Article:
Monthly Archives: December 2015

Ripping off the band-aid

tattooThis year was the first time in all the years that I’ve been back that I spent Christmas entirely alone. It wasn’t something that I had been looking forward to; indeed, I was downright dreading it, but now that it’s over I realize it was not such a bad thing. In fact, it was probably for the best that I was on my own for Christmas, because it gave me time — a lot of it — to think about my current lot in life and what to do with it in the immediate future.

When someone asked me earlier today how my year had been, my immediate response had been: “Horrifying.” In many ways, it was like getting my latest tattoo: the pain was excruciating throughout all 15 hours, but at some point I let the pain wash over me and just waited for it to be over. So now, especially when I think about everything that has transpired this year, particularly in the last eight and a half months, I realize that my response should have been: “Numbing.”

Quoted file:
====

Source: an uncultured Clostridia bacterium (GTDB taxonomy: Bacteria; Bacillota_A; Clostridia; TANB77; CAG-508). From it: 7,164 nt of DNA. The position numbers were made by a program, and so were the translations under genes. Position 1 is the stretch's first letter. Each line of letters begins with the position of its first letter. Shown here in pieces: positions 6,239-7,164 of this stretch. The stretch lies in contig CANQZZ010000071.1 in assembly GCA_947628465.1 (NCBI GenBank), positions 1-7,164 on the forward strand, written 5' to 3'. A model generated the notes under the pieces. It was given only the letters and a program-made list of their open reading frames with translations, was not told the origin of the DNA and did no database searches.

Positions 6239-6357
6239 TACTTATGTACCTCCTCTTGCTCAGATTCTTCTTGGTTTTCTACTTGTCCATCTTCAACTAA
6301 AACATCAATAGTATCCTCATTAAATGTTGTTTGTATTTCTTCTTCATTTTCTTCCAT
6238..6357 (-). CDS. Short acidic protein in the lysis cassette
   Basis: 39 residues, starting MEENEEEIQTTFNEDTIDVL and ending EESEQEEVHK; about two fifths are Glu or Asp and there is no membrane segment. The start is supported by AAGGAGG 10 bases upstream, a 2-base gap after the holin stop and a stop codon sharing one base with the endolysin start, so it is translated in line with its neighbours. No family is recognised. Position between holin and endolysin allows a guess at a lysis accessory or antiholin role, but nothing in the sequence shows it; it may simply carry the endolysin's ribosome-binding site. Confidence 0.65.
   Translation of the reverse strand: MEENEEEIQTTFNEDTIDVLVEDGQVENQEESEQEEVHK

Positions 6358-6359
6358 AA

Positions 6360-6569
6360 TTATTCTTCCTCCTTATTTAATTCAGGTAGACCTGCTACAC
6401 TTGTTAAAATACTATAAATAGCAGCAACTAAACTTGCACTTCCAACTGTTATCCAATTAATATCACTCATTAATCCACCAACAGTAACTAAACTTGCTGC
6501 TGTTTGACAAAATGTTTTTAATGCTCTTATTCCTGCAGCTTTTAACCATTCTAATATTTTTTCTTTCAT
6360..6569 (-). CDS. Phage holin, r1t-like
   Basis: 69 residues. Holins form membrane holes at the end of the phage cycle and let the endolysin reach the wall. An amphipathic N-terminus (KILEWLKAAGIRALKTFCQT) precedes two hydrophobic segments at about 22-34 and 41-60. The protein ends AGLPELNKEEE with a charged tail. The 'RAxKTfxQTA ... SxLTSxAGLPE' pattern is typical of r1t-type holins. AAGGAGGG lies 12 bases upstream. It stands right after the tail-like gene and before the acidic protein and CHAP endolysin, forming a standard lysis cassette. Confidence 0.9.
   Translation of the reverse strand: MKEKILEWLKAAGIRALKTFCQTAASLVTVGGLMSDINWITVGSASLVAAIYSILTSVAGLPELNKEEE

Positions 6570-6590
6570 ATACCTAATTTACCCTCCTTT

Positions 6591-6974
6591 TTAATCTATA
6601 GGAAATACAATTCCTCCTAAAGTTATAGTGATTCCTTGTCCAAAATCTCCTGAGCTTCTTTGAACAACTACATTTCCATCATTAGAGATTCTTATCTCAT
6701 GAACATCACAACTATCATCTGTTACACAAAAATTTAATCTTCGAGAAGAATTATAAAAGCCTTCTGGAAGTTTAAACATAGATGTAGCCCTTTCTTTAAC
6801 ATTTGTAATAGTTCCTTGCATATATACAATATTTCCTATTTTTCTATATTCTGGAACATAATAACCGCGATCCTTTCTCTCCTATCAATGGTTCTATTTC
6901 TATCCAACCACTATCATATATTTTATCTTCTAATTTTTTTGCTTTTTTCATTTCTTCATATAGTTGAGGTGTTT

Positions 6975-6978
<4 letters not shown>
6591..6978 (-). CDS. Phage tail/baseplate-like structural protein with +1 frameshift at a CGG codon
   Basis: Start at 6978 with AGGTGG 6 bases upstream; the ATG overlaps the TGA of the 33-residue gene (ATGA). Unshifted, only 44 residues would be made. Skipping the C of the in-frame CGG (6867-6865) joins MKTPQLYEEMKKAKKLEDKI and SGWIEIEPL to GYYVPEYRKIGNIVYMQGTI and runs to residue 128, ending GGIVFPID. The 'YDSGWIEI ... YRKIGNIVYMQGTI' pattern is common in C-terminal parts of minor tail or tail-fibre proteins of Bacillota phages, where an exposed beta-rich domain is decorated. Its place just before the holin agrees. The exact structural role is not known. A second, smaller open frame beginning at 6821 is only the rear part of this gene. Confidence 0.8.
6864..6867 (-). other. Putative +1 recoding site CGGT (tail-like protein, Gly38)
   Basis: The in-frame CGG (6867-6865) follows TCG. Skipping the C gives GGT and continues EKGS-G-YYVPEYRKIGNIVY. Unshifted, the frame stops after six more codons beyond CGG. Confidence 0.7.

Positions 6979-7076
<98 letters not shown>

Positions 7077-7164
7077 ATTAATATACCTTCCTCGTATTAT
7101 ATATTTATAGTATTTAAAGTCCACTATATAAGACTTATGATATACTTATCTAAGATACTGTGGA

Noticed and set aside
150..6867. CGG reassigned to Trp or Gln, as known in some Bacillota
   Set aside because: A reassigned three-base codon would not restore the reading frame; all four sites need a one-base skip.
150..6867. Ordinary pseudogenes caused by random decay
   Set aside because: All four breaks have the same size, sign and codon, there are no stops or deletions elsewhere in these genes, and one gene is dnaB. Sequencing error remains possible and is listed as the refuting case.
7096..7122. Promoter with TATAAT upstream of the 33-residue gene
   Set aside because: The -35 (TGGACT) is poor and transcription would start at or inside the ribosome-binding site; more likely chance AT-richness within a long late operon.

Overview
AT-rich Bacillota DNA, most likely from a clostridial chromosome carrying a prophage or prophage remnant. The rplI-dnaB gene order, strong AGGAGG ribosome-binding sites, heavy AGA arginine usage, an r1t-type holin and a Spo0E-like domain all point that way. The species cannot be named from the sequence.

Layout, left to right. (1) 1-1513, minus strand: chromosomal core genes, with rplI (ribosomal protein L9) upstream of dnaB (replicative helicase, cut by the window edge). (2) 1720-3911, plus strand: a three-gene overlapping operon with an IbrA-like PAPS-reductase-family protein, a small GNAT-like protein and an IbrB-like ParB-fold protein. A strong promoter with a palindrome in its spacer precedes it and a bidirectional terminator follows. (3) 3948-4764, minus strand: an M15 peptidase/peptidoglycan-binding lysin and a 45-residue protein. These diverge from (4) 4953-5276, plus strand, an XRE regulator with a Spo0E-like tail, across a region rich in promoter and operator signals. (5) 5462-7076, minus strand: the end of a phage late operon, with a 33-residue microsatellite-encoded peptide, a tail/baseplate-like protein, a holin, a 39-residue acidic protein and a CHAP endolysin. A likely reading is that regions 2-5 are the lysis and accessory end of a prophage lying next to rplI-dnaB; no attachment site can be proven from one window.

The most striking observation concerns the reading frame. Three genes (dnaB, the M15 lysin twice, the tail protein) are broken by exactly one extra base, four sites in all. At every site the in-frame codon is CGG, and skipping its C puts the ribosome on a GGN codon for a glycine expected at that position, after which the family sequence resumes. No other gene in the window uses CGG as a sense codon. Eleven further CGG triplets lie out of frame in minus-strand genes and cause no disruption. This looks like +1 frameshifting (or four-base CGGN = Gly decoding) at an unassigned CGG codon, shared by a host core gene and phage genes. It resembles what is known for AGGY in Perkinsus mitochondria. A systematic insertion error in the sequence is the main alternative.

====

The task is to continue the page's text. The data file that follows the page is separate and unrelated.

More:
This was the year I lost the love of my life, the year I learned the price of loving someone too much, and the year I learned to never give so much of myself away again. This was the year that I truly understood what it means to do what makes you happy, because it takes real unhappiness to make you appreciate what makes you happy, and to make you reach out and take that happiness for your own. This was the year that I watched myself morph into something so heinous, so unrecognizable, that there were times when I wanted to give up and walk away just so I could salvage the last of my self-worth.